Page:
I’m momentarily comforted. It’s not that I have any idea what autolyse is. But at least this bit is expressed in words, not numbers or formulas. And the objectives seem to be relatively straightforward. We make the dough; we learn to shape it. I have done both of these things before, at home.

Hans ignores the objectives entirely and begins a lecture on a subject that is nowhere in the book and has to do, again, with numbers and formulas. This time it’s something called friction factor.

Temperature, in baking serious bread, is king. If the dough comes out of the mixer at the proper temperature—in most cases seventy-seven degrees—it’s destined to cooperate for the rest of its short life. But, Hans warns, when you dump eight kilos of flour and water and other ingredients into an industrial spiral mixer—which looks like your basic Kitchen Aide stand mixer on steroids—and crank it up for several minutes, you end up heating the dough far above its ideal temperature. The skilled baker manages this problem by determining the friction factor of the mixer, taking into account the temperature of the rising environment, and adjusting the entry-level temperature of the water accordingly.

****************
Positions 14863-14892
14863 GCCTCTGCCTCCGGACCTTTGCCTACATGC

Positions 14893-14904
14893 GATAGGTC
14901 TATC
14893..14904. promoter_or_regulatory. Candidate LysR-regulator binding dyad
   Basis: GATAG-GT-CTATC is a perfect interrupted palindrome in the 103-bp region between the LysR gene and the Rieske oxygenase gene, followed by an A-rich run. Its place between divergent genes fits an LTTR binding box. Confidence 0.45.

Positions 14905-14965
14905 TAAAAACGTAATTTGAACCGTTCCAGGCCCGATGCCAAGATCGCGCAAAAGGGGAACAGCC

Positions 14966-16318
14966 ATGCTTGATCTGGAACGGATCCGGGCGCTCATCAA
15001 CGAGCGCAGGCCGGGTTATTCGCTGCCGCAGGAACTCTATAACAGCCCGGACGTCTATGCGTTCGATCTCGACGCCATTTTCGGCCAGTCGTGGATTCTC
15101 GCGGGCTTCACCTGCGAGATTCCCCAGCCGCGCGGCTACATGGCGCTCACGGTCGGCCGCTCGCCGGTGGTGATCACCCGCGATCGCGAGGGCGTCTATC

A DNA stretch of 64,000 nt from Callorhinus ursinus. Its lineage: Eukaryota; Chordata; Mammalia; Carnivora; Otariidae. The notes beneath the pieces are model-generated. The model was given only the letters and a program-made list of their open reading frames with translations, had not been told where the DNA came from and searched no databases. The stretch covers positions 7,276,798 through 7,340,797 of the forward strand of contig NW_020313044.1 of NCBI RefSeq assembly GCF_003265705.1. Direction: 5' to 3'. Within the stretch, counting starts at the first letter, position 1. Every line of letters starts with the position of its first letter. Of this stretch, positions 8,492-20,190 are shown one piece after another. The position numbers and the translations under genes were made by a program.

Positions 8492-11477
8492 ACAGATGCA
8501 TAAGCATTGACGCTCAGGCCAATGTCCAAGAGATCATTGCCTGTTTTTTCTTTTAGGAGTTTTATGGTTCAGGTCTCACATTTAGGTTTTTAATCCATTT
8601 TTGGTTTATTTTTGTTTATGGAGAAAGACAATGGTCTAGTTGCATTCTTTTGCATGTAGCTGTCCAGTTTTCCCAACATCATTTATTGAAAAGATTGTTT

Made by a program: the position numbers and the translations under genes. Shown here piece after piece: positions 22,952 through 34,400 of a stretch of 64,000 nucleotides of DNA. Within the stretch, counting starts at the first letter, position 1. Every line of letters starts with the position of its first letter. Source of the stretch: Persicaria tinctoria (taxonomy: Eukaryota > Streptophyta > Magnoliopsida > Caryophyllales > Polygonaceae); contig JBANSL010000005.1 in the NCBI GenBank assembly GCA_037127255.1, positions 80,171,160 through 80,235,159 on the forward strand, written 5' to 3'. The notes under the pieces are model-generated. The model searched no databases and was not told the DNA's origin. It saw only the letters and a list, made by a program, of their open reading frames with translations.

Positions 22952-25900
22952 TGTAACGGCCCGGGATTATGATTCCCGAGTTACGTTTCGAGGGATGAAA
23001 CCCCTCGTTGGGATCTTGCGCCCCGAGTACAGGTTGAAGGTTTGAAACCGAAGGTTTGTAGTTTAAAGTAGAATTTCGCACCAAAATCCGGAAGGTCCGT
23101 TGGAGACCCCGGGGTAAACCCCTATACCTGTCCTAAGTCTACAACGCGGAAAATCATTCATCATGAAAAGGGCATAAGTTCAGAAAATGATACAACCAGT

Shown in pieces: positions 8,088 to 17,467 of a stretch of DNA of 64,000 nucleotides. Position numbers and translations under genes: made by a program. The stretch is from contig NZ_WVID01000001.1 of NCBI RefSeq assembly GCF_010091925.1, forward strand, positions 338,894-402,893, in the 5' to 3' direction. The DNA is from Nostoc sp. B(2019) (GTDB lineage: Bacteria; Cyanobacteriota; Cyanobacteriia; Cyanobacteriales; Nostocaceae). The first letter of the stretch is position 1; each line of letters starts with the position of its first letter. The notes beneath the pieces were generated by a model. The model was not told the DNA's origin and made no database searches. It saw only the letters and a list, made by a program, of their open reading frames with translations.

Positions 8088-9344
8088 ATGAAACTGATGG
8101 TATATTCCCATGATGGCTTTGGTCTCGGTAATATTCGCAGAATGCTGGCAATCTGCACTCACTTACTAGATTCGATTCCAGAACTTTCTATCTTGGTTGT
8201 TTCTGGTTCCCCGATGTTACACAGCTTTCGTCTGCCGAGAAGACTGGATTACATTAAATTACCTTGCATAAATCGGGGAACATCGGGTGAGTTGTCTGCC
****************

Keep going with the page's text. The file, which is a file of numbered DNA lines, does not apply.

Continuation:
I must confess that it was not until much later in the class that I heard, let alone understood, this definition of friction factor. Now, instead, I’m stuck on the quantities Hans scribbles on the white board: 5000 grams of flour; 3100 grams of water; 50 grams of yeast. Although my metric skills are not totally trustworthy, I’ve been representing drug dealers long enough to know that 5000 grams is the same as five kilos, and five kilos is a hell of a lot of cocaine, or flour, or whatever.

I raise my hand. “How many loaves of bread would that make?â€

Hans says it depends on the size of the loaf you’re shaping; but for a baguette, about thirty loaves per batch.

I eat a lot of bread. Sometimes I eat bread several times in a day. But still, thirty loaves seems a bit excessive. I could probably make do with, say, twelve, even if I were planning to give some away.

When I glance around the room, I don’t see anyone else looking perplexed. The answer seems to make perfect sense to them. I tap Flip on the shoulder.

I whisper, “Why would anyone want to make thirty loaves at once?â€

He pauses for a moment and then says, “Good question.â€